Ep109: Important Milestones

About This Episode

This episode is next in the podcast series, #AskPattiBrennan - a series of episodes in which Patti answers one of her listener’s frequently asked questions. These podcasts are shorter in length and address one FAQ or RAQ (a rarely asked but should be asked) question. Throughout our lives, there are specific age milestones that trigger certain opportunities or strategic financial decisions that must be made. Many are familiar with a particular age milestone, but not necessarily the action step that needs to be taken you hit that age. In this very important episode, Patti thoughtfully walks the listener through each major age milestone and lays out the potential choices that can be made, while also reviewing the consequences of each decision.

Patti Brennan: Hi, there. Welcome to “The Patti Brennan Show.” Whether you have $20 or 20 million, this show was for those of you who want to protect, grow, and use your assets to live your very best lives.

This is another one of our “Ask Patti Brennan” episodes, those questions that we often get from people. Those frequently asked and even those rarely asked questions, RAQs. Today, we’re going to be talking about important milestones.

The theme of today’s podcast came about because we often get calls from clients. It usually starts out with, “I am turning age 50 and I’m wondering…I’m feeling there’s something that I should be doing, or this is happening this year. I’m wondering what I should do.”

Intuitively, they know that they should be doing something, but they aren’t sure if they know what it is. That’s the purpose of this podcast, today. I want to go through the important milestones throughout a person’s life.

Let’s start with birth. Let me tell you guys, those babies are not calling us saying, “I got born. What do I need to consider?” That would be interesting. When a child is born, all of a sudden new options become available, Uniform Gifts to Minors Act accounts, 529s, things of that nature as you think forward in terms of what you want for that child.

After that, age 13 and age 17, both of those milestones are years when the child is no longer eligible for a childcare and a dependent care credit. Age 18 is an important age, because that’s the year when most children are considered adults. They reached the age of majority.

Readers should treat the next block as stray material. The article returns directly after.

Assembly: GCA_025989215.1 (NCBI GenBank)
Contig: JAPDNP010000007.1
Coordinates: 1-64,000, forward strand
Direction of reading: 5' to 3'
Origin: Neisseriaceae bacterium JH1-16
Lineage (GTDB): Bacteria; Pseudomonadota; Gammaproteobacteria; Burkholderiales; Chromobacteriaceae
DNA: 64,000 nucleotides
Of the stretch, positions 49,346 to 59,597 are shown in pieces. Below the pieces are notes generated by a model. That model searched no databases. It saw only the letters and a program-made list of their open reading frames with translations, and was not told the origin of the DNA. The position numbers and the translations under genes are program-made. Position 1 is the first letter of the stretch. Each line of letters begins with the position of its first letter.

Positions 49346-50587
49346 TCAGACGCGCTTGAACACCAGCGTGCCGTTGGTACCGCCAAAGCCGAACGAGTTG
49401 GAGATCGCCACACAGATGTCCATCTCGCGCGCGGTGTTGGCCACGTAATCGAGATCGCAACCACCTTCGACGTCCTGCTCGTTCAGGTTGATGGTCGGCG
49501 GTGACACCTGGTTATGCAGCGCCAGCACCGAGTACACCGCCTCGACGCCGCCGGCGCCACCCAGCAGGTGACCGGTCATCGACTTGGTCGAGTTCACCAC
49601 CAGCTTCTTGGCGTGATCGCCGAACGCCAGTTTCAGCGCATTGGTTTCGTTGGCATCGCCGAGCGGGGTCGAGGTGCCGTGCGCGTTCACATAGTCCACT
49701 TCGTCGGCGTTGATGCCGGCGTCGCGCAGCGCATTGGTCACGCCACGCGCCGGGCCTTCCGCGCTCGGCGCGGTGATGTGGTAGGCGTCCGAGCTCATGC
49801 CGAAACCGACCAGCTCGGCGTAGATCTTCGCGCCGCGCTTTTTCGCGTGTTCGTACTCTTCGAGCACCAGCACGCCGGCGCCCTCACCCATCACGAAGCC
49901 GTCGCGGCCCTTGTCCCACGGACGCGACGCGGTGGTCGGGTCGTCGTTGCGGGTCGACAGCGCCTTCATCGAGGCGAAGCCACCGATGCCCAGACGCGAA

That triggers a whole host of events, not just the fact that they can vote which is a wonderful thing, but in addition to that, they are adults, therefore, HIPAA steps in. I’ve told you stories of my own personal family, my own son having a traumatic brain injury.

Remember that those kids are adults, they need powers of attorney, both health care as well as financial powers of attorney, in the event that something were to happen to them. Most states recognize age 18 as the age of maturity, although there are few that put it off until age 21.

At age 24, a child who was a full-time student is no longer subject to the Kiddie tax. The Kiddie tax is important. That was brought about many years ago, because a lot of people steered money and income to their children at their tax brackets.

Therefore, this new law, it’s called the Kiddie tax, was born. At age 24, that no longer applies. They will be subject to their own tax bracket, which in many cases is a lot lower than the parents.

At age 26 the kids come off the health insurance. It’s not to say that they have to stay on your health insurance, it’s that they can stay on your health insurance until age 26. After that, they’ve got to get on their own insurance.

Let’s fast forward to age 50. That is when you are eligible to make catch-up contributions in your retirement plans, your 401(k)s, your IRAs. At age 55, that is when you can make the catch-up contribution to your HSA.

Again, a great tool for those of you who have a high deductible medical plan, stash money tax-free into that HSA. Believe me when I tell you, you will be happy that you did. Take advantage of the catch-up contribution, stash as much as you can into that HSA account.

In addition, this is important, so listen up. For those of you who are working and might have a 401(k), at age 55, this is the year that in the event that you are downsized at age 55 or beyond, if you really need money, now remember, I hope you don’t, but if you need to take a distribution from that 401(k), there’s no 10 percent penalty.

We all know age 59 is the year when anybody can pull money out of a retirement plan without that 10 percent penalty. This is a little loophole in 401(k)s and corporate retirement plans that I want you to be aware of.

Make sure that you remember that if you are downsized at age 55 or beyond – if there is a remote possibility that you may need to pull money from it. Don’t roll it into an IRA, because once you do, you’ve lost that ability.